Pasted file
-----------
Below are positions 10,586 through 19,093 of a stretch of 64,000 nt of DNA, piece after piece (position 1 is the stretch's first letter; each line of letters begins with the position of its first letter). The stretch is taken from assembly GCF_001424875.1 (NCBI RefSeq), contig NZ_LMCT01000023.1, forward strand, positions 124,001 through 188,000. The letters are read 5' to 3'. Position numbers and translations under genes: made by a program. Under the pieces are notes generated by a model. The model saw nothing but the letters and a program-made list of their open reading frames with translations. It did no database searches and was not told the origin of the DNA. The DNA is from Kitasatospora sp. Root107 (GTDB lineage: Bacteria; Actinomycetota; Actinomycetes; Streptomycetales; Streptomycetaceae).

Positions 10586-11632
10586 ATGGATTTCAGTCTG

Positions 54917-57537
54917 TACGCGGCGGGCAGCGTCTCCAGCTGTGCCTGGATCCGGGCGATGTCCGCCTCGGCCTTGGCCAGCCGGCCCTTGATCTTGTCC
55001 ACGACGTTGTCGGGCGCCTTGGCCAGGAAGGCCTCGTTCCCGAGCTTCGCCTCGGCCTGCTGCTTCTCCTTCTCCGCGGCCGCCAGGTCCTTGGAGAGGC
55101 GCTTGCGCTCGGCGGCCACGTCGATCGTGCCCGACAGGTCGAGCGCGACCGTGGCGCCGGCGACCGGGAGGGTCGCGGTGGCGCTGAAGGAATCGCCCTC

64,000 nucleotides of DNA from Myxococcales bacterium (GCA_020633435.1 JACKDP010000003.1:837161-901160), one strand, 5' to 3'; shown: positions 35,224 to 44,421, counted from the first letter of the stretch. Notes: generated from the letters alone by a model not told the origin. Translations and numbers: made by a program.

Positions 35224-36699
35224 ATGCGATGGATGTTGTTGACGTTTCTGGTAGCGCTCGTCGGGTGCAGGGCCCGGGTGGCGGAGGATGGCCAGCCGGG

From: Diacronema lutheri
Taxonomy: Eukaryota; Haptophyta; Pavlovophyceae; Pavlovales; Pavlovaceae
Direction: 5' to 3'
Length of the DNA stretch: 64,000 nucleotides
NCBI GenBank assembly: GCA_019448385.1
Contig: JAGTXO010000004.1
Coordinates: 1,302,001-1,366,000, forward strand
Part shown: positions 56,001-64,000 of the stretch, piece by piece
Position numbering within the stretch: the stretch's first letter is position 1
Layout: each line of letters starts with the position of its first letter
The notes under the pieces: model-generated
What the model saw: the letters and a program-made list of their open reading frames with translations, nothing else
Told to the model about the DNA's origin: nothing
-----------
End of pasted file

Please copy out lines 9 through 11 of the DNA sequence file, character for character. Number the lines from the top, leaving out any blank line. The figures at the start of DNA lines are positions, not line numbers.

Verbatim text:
Positions 35224-36699
35224 ATGCGATGGATGTTGTTGACGTTTCTGGTAGCGCTCGTCGGGTGCAGGGCCCGGGTGGCGGAGGATGGCCAGCCGGG

From: Diacronema lutheri